While chattering away about this and that, I mentioned my understanding that the family doctor is a vanishing breed, and that many people don’t have one. He said that he could easily make more money either being a specialist or being a GP at the local hospital complex. But if he did that, he couldn’t do what he really likes to do: spending time with his patients. He can endure the technology he has to use and the notes he has to take after an appointment and the insurance BS. But he wouldn’t do this job any more if he couldn’t spend real time with patients. (And yes, I am indeed lucky to have found such a doctor. And no, you mayn’t have him. He’s mine.)
He then lamented that his role will be replaced by AI in the future. I was surprised. “Really?”
“All the teenagers and 20-somethings who come here are always on their phone. They’ll use their phones to get medical advice.”
“But they can’t get this,” I countered.
“What is that?” he asked.
“They can’t feel cared for.”
He adamantly agreed. (I mean, my doctor and I had a real moment right then, the two of us.)
I then observed to him the similarity between his job and mine: there is a lot of technical expertise necessary to do the job well. (See? I told you I’d bring it back around to the issue of technical expertise!) But the most important thing to both of us is that his patients (and my clients) feel cared for.
Another similarity (which my GP and I didn’t discuss, but I thought a lot about this afterwards) is that he doesn’t do tremendously deep dives into any technical medical topic. There are many specialists he can refer his client patients to for matters that are not his specialty. He’s the one who referred me to my breast surgeon. In that wellness checkup, he gave me a referral to a physical therapist.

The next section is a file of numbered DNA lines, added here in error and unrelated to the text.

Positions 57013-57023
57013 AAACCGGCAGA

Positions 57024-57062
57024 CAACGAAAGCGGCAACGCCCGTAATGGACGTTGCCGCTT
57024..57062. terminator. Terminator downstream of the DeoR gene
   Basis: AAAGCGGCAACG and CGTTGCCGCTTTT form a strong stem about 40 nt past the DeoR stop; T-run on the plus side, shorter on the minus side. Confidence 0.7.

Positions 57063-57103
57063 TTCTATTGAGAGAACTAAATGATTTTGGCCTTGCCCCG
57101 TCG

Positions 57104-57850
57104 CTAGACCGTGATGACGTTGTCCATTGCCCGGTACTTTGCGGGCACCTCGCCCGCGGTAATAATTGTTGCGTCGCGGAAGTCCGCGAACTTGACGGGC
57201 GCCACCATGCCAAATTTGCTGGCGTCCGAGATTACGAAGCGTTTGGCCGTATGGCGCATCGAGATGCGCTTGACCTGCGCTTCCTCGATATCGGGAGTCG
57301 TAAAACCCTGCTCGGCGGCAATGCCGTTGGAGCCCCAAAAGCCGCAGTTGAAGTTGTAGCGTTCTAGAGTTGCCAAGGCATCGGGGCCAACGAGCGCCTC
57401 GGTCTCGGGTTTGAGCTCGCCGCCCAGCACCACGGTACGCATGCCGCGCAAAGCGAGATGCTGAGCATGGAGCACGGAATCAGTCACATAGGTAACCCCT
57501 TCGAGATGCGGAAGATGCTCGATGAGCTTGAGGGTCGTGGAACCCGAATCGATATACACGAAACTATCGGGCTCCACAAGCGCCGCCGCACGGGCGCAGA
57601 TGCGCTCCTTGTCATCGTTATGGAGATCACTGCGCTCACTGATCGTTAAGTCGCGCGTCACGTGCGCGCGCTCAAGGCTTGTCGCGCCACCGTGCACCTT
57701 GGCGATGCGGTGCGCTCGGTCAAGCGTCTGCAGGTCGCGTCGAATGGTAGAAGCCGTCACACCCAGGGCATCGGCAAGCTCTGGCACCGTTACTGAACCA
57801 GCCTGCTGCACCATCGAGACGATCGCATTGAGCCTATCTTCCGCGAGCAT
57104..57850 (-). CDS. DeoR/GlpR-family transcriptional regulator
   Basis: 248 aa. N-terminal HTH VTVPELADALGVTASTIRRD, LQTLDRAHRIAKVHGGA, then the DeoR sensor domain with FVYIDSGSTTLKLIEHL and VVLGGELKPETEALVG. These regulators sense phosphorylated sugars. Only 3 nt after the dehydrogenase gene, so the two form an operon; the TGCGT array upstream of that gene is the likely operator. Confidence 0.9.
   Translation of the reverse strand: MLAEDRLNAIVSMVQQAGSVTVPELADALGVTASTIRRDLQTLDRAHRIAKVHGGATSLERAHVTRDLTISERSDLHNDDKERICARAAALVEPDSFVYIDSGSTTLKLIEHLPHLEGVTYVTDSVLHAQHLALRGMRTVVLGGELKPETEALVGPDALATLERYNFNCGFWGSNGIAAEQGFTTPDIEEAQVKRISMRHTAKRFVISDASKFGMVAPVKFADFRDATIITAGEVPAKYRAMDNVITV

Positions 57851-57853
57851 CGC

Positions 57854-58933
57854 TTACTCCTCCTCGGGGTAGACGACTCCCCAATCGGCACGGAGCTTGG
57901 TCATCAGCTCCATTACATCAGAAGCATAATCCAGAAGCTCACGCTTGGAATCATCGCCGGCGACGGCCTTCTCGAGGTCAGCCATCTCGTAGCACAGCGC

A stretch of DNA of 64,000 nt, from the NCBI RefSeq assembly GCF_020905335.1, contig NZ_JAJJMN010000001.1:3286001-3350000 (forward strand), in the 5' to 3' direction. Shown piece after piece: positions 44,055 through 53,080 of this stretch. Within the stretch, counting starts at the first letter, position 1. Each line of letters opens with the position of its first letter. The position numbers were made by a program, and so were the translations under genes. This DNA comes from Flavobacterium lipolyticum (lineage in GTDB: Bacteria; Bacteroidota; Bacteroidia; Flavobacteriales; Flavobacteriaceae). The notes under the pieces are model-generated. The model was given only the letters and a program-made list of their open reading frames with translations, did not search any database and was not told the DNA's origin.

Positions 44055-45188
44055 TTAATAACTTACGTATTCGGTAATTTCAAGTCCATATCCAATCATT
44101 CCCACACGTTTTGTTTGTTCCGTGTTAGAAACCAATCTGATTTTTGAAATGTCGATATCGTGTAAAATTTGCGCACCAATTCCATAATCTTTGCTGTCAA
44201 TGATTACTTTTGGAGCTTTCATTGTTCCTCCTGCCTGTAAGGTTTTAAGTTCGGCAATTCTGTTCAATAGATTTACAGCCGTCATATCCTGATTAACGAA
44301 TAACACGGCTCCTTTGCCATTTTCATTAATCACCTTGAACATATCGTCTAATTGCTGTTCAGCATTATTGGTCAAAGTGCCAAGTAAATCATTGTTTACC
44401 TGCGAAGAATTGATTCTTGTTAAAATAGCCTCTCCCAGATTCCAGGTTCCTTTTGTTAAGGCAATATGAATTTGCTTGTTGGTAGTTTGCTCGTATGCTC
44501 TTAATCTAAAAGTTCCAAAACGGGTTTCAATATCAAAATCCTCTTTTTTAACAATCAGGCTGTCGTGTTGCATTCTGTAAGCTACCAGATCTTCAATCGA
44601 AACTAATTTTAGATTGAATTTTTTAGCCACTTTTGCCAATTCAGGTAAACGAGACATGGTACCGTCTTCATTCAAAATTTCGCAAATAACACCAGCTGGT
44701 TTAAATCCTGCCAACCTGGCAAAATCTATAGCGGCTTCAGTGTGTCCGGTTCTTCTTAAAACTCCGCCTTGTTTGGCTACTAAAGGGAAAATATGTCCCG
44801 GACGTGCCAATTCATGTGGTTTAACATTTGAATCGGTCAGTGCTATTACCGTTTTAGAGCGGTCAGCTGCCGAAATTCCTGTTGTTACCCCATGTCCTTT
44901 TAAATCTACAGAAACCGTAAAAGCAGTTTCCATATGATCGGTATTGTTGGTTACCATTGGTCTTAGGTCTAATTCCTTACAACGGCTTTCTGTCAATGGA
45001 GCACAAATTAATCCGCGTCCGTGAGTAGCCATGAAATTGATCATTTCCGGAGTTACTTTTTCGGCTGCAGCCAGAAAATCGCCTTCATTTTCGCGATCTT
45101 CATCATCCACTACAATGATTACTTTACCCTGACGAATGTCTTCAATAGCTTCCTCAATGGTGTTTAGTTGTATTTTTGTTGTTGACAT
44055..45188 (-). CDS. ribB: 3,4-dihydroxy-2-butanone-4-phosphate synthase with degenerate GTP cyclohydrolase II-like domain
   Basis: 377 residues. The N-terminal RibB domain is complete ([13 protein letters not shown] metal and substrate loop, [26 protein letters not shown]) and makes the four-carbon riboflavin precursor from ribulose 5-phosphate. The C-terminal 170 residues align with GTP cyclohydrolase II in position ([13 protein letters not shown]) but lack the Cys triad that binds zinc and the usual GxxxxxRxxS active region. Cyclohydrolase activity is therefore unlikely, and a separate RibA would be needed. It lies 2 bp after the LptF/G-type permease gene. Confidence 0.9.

That surgeon, I’m sure, is very good at doing surgery on breasts (God willing!). And he’s a nice man. But I have never felt cared for by him in a way that my general practitioner made me feel. And I am so thankful to have a doctor in my life who can make me feel that way, one whom I can also trust to point me in the right direction when my needs exceed his expertise or his role. He’s great at looking at the whole Meg and asking about things that no other specialist would.
Likewise, I can and often do refer my clients to CPAs, insurance brokers, attorneys of various stripes (family law, real estate, estate planning), and career coaches, and also use a TAMP (turnkey asset management program) to help implement my clients’ investment strategies.
That is the kind of financial planner I want to be. One, yes, who knows a lot about technical financial planning topics. One who also knows experts to refer my clients to when their needs exceed my expertise.
Above all, one who makes my clients know that they are cared for.